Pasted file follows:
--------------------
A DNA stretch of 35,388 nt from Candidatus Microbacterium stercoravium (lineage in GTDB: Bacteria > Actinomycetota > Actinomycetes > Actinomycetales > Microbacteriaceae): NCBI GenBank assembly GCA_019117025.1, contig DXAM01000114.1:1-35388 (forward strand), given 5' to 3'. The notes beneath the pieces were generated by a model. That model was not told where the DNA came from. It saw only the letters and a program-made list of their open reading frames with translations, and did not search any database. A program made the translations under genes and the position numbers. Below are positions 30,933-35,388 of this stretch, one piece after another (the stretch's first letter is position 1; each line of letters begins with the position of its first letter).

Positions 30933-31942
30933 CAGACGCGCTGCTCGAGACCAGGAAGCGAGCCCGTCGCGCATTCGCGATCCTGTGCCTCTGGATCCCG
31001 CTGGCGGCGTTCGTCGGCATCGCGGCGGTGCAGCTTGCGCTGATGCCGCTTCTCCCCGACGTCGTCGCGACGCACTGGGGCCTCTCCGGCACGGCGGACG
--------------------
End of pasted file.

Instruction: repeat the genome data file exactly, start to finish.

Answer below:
A DNA stretch of 35,388 nt from Candidatus Microbacterium stercoravium (lineage in GTDB: Bacteria > Actinomycetota > Actinomycetes > Actinomycetales > Microbacteriaceae): NCBI GenBank assembly GCA_019117025.1, contig DXAM01000114.1:1-35388 (forward strand), given 5' to 3'. The notes beneath the pieces were generated by a model. That model was not told where the DNA came from. It saw only the letters and a program-made list of their open reading frames with translations, and did not search any database. A program made the translations under genes and the position numbers. Below are positions 30,933-35,388 of this stretch, one piece after another (the stretch's first letter is position 1; each line of letters begins with the position of its first letter).

Positions 30933-31942
30933 CAGACGCGCTGCTCGAGACCAGGAAGCGAGCCCGTCGCGCATTCGCGATCCTGTGCCTCTGGATCCCG
31001 CTGGCGGCGTTCGTCGGCATCGCGGCGGTGCAGCTTGCGCTGATGCCGCTTCTCCCCGACGTCGTCGCGACGCACTGGGGCCTCTCCGGCACGGCGGACG